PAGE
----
Echoed Deng: "A lot of teams went through it, but especially us, losing Derrick, Jo and then Taj coming down on his ankle. I was just screaming to him to just get up and just be in pain later, kind of play it off because I know we would hear about it."

Taj Gibson starting for Bulls on Opening Night puts spotlight on shooting

Taj Gibson starting for Bulls on Opening Night puts spotlight on shooting

The Bulls’ starting five is set and healthy before Thursday’s season opener against the Boston Celtics, with Fred Hoiberg announcing that Taj Gibson will start at power forward after his strong preseason.

Or, if one chooses to be a little more realistic, Gibson won the competition in large part due to Nikola Mirotic’s underwhelming showing, as Mirotic came into camp as the favorite with his outside shooting making him a more natural fit offensively.

With Gibson’s insertion, the Bulls will be one of the worst 3-point shooting starting fives in the league, although Mirotic and Doug McDermott can balance things out when they’re on the floor.

“We feel like he has played excellent basketball throughout the preseason,” said Hoiberg of Gibson. “He’s been good in practices. We’ve talked to our guys about that. Niko has had a couple good practices in a row now. You try to get him in a good rhythm coming out of the gate. But that’s the way we’re going to start.”

Hoiberg has touted Mirotic’s practices as being stellar, but he struggled though most of the preseason. It seemed like Hoiberg was attempting to give Mirotic the benefit of the doubt before announcing what should’ve been obvious to those who’ve watched the Bulls in the preseason, that Gibson was the better performer.

“Taj is a fighter,” said Jimmy Butler, who wasn’t surprised with the outcome. “That’s one thing you know you’re going to get from him. He’s one of the toughest guys that we have, somebody that’s always working.”

One of Butler’s main concerns last season was that the Bulls lost their defensive identity, that their toughness left the building when Tom Thibodeau was fired and the offensive-minded Hoiberg was ushered in.

Presumably, Gibson’s nod can be taken as a return to the Bulls’ roots—although anyone in their right mind wouldn’t be wrong to think if Mirotic had been the least bit consistent, he would be a starter and Gibson would be a reserve.

[SHOP: Gear up, Bulls fans!]

“I think everybody is trying, man,” Butler said. “I’m not going to say that we’ve got the best defenders, that’s for sure, but as long as you’re putting in the effort. Sometimes good defense is just getting in the damn way. I’m telling you.”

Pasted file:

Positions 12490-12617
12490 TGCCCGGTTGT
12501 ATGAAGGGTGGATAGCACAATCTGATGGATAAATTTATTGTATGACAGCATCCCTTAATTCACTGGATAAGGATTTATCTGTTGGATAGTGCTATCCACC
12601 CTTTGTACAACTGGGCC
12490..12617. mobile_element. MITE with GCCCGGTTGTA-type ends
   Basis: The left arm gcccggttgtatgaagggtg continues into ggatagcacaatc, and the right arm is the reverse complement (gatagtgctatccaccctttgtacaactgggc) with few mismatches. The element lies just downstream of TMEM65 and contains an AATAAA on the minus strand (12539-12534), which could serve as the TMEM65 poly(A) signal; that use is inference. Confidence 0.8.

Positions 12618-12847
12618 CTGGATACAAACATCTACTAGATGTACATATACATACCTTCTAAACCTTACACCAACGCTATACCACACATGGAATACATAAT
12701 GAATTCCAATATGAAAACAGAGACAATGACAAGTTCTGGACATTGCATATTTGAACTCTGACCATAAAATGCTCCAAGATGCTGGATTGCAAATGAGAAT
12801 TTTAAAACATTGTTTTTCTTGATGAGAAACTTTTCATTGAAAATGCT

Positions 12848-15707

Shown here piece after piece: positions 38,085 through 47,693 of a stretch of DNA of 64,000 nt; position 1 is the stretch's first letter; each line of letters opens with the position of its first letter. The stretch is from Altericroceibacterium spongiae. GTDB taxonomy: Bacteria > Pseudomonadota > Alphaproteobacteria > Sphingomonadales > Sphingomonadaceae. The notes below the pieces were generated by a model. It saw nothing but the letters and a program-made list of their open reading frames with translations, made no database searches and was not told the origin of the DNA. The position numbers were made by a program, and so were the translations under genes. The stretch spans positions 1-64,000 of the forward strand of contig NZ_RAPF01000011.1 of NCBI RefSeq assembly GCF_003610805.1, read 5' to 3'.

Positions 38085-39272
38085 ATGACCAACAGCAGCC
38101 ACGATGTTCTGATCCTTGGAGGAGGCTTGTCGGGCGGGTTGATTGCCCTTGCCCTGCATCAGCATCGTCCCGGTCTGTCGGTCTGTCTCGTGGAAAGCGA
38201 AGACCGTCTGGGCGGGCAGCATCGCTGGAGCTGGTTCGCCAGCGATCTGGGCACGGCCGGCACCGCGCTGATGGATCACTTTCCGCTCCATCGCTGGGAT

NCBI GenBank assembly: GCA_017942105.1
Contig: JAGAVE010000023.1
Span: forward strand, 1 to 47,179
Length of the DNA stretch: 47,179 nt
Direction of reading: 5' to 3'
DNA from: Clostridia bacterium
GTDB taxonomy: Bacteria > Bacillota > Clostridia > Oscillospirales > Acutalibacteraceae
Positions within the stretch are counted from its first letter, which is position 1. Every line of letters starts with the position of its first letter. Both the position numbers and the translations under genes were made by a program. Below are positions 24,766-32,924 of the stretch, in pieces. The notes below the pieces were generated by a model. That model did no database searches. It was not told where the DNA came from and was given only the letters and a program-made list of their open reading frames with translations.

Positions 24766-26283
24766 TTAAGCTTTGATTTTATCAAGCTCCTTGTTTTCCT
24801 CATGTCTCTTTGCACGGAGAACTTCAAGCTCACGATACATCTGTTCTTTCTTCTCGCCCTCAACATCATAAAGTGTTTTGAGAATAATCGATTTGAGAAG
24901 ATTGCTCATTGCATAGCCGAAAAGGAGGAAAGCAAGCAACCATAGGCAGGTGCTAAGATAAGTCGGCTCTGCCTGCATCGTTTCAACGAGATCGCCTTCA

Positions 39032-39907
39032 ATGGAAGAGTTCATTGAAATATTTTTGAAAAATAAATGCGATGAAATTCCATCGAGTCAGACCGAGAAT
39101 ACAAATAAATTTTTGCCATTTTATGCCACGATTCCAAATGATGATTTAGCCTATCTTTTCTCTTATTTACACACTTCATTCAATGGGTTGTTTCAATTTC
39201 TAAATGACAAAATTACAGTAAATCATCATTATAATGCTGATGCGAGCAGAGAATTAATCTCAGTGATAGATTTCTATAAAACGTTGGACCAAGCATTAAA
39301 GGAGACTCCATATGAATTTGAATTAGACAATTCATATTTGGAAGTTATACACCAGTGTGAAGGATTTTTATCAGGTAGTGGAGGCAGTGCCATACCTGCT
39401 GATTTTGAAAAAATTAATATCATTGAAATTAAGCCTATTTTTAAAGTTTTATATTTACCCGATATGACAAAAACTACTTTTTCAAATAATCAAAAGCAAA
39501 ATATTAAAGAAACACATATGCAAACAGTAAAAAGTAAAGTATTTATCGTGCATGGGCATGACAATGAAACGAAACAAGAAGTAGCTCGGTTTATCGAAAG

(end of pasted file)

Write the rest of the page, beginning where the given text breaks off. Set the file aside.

The Bulls finished as a middle of the pack team in terms of defensive efficiency last season, but experienced a steep decline after the All-Star break, leading to their first lottery appearance since 2008.

“As long as guys are out there competing, we’ll take it if someone hits a tough shot over you or whatever,” Butler said. “When we think about the offensive end entirely too much that’s when we get down a lot.”

With Dwyane Wade, Butler and Rajon Rondo needing Mirotic to provide the necessary floor spacing to keep defenses honest, it means there’s more pressure on Hoiberg to stagger minutes and alter his rotations early in games.

Wade has shot the ball well in the preseason, but is a career 28-percent shooter from deep. Rondo shot 36.5 percent last season but like Wade, is at 28 percent for his career.

Butler is the best of the bunch, having shot 37.8 percent in 2014-15 but dipped to 31 percent last year, and is a 32.8 percent shooter for his career.

“We just have to step up, take them, shoot them with confidence like we do every day in practice,” Butler said. “I think we’ll be fine. As long as we’re guarding, the offense will take care of itself. We’re constantly in attack mode. There’s more than just shooting 3s.”

Which means a tough task just became all the more complicated. Hoiberg typically replaced Wade with McDermott midway through the first quarter and then brings Wade back to finish up in place of Butler.

More tinkering and some downright wizardry will have to be worked for things to go smoothly—but then again, it doesn’t have to be smooth to be effective.

“if we can things staggered it the right way---and we’ll continue to look at things---what you see on Thursday might not be what you see in the middle of the season,” Hoiberg said. “We have to start somewhere. We’re comfortable with the lineup and the rotation plan we have.”

CSN's Top 25 players in the NBA

CSN's Top 25 players in the NBA

No matter how much you rely on analytics and logarithms in determining who are the best players, ultimately it becomes about judgment.

Should win shares have a greater value than a player’s winning percentage in the playoffs? Is defensive rating a better barometer about a defender’s ability than say, defensive field goal percentage differential? And how much do you weigh how they fare versus playoff teams and non-playoff teams? A legitimate case can be made for all those numbers and many, many more, being used to rank the top 25 players.

Realizing such an endeavor should not be a one-person job, I enlisted the help of my fellow CSN Insiders, compiled our rankings and voila! We made a beautiful, bouncing list of more than two dozen players.

[SHOP: Gear up, Bulls fans!]

The scoring for this is pretty simple: Each Insider picked 25 players, ranking them from No. 1 through 25. Their number one pick received 25 points, No. 2 got 24, No. 3 got 23 and … you get the picture.

Without any further delay, here is the first annual CSN Top 25 NBA Players list in addition to our "others receiving votes" group.